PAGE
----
Apply the Constraints to the objects. Go to the Parametric tab on the ribbon and click the Auto Constrain button.
At the Select objects or [Settings]: prompt, make sure you put a window (or crossing) around ALL of the objects in the box and press the enter key to end the selection mode. You will now see the constraint bars appear for all of the applied constraints. There is a Show All button in the Geometric panel in case they are hidden and don’t display on the screen. You can also set the transparency in the Constraint Settings option from the command line (or click the tiny diagonal arrow in the lower-right corner of the Geometric panel on the ribbon.)
If you don’t get the same results, use the Delete Constraints button on the same ribbon tab by selecting all of the objects. Then go into the Constraint Settings dialog and click on the AutoConstrain tab. Click the Reset button and then the OK button. Then repeat step 6 again.
Delete the Horizontal constraint by hovering your cursor over that constraint, right-click the mouse, and click the option Delete at the top of the shortcut menu. You should only see the Horizontal button removed when done.
Add an additional Coincident constraint that will keep the text fields aligned. Click the Coincident constraint button in the Geometric panel on the Parametric tab. At the Select first point prompt, hover the cursor over the horizontal line shown in the first image below. When the circle x target appears at the intersection, pick the line and repeat the same steps for the vertical line. The command line should end the command without any error messages if done correctly.
It should create the last image below, but it does not always display correctly, so you will need to test it to see if it works.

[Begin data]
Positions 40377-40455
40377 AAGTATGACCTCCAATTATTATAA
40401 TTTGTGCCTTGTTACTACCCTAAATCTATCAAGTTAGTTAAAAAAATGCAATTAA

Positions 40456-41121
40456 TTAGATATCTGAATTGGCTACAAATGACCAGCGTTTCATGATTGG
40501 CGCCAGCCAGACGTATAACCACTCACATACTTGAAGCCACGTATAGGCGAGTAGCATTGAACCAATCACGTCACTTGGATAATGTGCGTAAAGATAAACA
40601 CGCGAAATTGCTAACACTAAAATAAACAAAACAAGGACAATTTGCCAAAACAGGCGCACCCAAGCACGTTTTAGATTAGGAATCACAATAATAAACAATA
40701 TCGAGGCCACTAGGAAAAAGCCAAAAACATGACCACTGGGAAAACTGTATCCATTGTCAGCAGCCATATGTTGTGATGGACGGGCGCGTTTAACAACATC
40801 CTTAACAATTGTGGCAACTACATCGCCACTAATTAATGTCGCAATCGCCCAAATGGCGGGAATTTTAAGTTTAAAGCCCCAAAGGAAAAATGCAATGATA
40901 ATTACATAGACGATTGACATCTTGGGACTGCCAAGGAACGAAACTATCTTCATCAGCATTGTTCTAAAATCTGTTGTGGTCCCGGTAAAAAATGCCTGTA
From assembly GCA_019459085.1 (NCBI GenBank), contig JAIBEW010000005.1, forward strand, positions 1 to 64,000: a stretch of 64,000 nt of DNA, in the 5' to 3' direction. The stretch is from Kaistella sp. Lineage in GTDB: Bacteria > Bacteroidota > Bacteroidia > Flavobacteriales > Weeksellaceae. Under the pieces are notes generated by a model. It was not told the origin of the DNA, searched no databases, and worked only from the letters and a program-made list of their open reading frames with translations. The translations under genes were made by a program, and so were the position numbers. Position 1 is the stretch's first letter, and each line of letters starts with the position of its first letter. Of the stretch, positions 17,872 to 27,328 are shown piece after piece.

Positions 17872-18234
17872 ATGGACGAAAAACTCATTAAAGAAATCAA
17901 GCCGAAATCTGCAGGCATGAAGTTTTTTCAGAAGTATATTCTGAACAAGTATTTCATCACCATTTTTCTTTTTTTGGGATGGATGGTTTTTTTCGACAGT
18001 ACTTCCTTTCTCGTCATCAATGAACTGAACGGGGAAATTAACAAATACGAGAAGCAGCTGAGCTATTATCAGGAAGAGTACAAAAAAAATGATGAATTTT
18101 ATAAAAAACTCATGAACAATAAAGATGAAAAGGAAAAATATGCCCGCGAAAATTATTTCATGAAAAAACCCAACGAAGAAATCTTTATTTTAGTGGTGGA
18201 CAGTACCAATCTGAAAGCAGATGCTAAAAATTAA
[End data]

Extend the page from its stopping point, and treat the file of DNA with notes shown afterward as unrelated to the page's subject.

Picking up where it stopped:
To test the contstraints with no command active, select the green line to display its grips. Select one of the endpoint grips by picking the ** STRETCH ** grip editing command. Then select another desired location on the screen.
Note how the text is readjusting itself to be in the center of the line as it changes length and rotates itself to be parallel to the same angle as the line. That is what you want. If the text does not update itself automatically, type RE (REGEN) at the command line. The text fields should update to the correct length and angle. Now you can clean up the display by hiding the constraint bars by clicking the Hide All button on the Geometric panel on the Parametric tab on the ribbon.
You can now copy all of these objects together, and the links to the fields and the geometric constraints will still be connected to the new objects. This means that once you change the line on the copied object and regenerate the drawing, that new set of objects will have all of the same features as the original objects, but they will update independently.
Fix Upside Down Text
Let’s say that you end up connecting the wrong line endpoint and now the text displays upside down. There are several ways you could correct this, but the easiest way is to use the Rotate command and rotate the entire object using the midpoint of the line as the axis.
Not All Objects Are the Same
It’s important to remember that, while they act like they are now all grouped (or blocked) together, they are still separate independent objects mostly cotrolled by what the line does. If you were editing the object by using one of the other grips, results will very.